The Internet is my morning coffee. Coffee is also my morning coffee, but I brush the sleep from my eyes and get my brain going by performing an intricate Web-based routine where I try to consume as much information as possible before 9 a.m.
The routine is choreographed tightly at this point: wake up, roll over, check phone for texts and calls. Now it’s time for Gmail. I have three accounts. Then Facebook. Twitter. Instagram. I used to check Pinterest, but not as much anymore — I got tired of seeing misattributed inspirational quotes and rustic wedding favors before noon. I check in on the quitting smoking thread on Reddit. I also used to check Klout, but I think it’s designed to give you low self-esteem if your last name isn’t Kardashian.
Then, it’s on to the news, but I’ve already learned about any monumental event from social media. I heard about Bin Laden’s death and my grandma’s heart attack first on Facebook. Sandy Hook broke over Twitter. Members of my high school class provided an online play-by-play of the recent Alabama-Notre Dame game via status updates and tweets.
You’d think I’d be inundated or overwhelmed at this point, but I’m not. New York Times, Gawker, BBC and a slew of tech blogs next get my attention. Then I go to my fun sites: Buzzfeed, Videogum and Flavorwire. I hear music using Songza or Spotify. Did I mention I work remotely? All interaction with my co-workers, bosses, interview subjects and anyone I talk to professionally occurs on my phone or computer. I’ve had one in-person interview in the past year. I’ve never met any of the people who hired me face-to-face. Emoticons are a way more essential part of my life than I ever could have imagined.
So, when the CES keynote centered on the idea that young people are now “born mobile,” I realized they were aiming at my demographic, albeit in broad strokes. Qualcomm chief executive Paul Jacobs spoke about how mobile technology is expanding, thanks to the way younger generations adopt smartphones, tablets and other mobile tech as essential extensions of themselves, necessities.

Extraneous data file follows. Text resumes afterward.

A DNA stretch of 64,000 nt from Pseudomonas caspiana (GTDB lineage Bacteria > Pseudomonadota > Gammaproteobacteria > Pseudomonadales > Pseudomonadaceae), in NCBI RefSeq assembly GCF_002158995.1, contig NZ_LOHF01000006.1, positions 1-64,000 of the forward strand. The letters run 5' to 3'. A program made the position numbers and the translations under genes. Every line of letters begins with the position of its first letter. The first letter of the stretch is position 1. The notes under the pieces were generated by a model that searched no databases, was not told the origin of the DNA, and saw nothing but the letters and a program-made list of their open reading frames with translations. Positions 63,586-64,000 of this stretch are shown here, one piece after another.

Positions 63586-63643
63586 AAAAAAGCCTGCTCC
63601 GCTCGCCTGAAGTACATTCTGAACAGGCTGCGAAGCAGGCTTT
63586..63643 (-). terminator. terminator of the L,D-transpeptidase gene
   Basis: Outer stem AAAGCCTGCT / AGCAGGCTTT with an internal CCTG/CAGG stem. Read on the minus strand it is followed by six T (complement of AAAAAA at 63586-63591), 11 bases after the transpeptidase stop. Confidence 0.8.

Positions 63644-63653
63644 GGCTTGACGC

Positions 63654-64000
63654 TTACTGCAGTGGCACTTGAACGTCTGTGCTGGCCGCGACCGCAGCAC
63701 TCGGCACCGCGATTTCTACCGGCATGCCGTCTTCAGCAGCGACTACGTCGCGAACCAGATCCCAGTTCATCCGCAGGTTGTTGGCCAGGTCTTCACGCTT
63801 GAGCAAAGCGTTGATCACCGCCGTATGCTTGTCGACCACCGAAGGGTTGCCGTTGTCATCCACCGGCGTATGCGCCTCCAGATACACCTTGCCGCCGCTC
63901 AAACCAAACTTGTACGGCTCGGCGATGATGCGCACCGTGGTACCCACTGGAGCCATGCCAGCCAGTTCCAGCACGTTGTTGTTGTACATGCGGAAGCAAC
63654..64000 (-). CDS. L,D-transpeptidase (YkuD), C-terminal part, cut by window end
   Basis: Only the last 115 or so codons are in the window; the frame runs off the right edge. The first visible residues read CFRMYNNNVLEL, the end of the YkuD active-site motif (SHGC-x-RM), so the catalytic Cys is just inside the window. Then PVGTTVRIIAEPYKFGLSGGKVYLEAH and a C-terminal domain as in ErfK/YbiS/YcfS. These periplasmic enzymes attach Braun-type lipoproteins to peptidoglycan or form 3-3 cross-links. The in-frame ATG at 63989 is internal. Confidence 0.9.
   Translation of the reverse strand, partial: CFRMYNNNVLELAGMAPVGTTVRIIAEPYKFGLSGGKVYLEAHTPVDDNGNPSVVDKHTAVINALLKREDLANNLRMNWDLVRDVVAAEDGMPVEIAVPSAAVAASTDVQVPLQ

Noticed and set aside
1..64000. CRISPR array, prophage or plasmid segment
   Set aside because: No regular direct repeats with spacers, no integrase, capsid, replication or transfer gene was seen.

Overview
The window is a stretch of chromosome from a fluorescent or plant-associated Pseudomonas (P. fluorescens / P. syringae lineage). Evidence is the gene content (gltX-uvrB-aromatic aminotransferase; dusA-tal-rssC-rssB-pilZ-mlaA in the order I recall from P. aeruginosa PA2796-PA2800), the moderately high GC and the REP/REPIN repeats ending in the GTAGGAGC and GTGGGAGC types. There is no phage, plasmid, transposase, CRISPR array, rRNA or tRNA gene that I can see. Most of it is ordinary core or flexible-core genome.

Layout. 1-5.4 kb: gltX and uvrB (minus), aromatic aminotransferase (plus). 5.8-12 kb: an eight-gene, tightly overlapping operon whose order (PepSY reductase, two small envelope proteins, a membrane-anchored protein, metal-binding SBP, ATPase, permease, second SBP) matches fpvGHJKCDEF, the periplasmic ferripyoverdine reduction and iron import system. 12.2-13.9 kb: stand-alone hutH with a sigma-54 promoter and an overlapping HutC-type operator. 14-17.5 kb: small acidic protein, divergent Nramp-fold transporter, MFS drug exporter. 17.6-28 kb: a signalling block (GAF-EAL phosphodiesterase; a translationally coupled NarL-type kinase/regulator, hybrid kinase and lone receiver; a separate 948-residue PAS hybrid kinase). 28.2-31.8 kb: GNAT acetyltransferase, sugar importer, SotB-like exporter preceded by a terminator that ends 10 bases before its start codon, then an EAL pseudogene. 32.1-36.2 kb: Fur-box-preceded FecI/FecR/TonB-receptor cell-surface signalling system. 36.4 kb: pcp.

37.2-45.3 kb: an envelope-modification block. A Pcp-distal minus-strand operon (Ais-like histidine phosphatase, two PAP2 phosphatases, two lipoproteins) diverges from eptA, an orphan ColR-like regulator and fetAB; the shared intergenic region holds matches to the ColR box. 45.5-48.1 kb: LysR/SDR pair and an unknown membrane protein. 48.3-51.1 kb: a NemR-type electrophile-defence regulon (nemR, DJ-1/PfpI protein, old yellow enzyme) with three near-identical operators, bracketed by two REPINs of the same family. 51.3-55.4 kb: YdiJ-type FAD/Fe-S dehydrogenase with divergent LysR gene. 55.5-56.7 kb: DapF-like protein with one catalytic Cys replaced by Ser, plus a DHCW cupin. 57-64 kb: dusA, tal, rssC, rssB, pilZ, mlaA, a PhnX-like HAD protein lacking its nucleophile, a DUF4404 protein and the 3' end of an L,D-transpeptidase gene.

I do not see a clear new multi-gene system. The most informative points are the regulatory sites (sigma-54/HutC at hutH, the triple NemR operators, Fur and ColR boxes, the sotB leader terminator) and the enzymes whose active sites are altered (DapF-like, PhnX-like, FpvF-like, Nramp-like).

“Mobile is breaking down barriers and bridging the digital divide,” he said in his keynote, emphasizing the positive impact of the technology he sells.
The tone was jubilant, calling the embrace of technology empowering. Or so the Internet tells me — of course, I wasn’t there in person, just looked at it online. Continuation of the mobile boom is seen as inevitable, an unstoppable paradigm shift where people increasingly consider gadgets as prerequisites for communication. Jacobs added that the expansion of mobile will empower us. He didn’t mention that the growth of his business, along with throngs of other mobile-focused endeavors, hinges on this continued embrace of mobile tech.
He’s not wrong, at least not about the way mobile is so wholeheartedly embraced. I see it in my teenage siblings, who Snapchat and Voxer their ways to relationships and only spell out “you” in academic papers. And I see it in myself. I could kiss the ground with gratitude for Skype, which kept my relationship going despite international distance. The Chase banking app lets me avoid dealing with the most obnoxiously narrow parking spaces in the world in front of my branch. And even though Facebook may or may not be warping my brain, it’s probably the most important communication tool in my life, sustaining multiple friendships and helping me create a record of my life.
When Jacobs talks about expanding mobile reach to encompass an “Internet of Things,” I get a tingle of nervous energy. I’m a tech-lover and I get inappropriately rage-y at articles about how Facebook is creating massive social alienation or video games trigger violence. On the whole, I think our lives are better for having technology in them.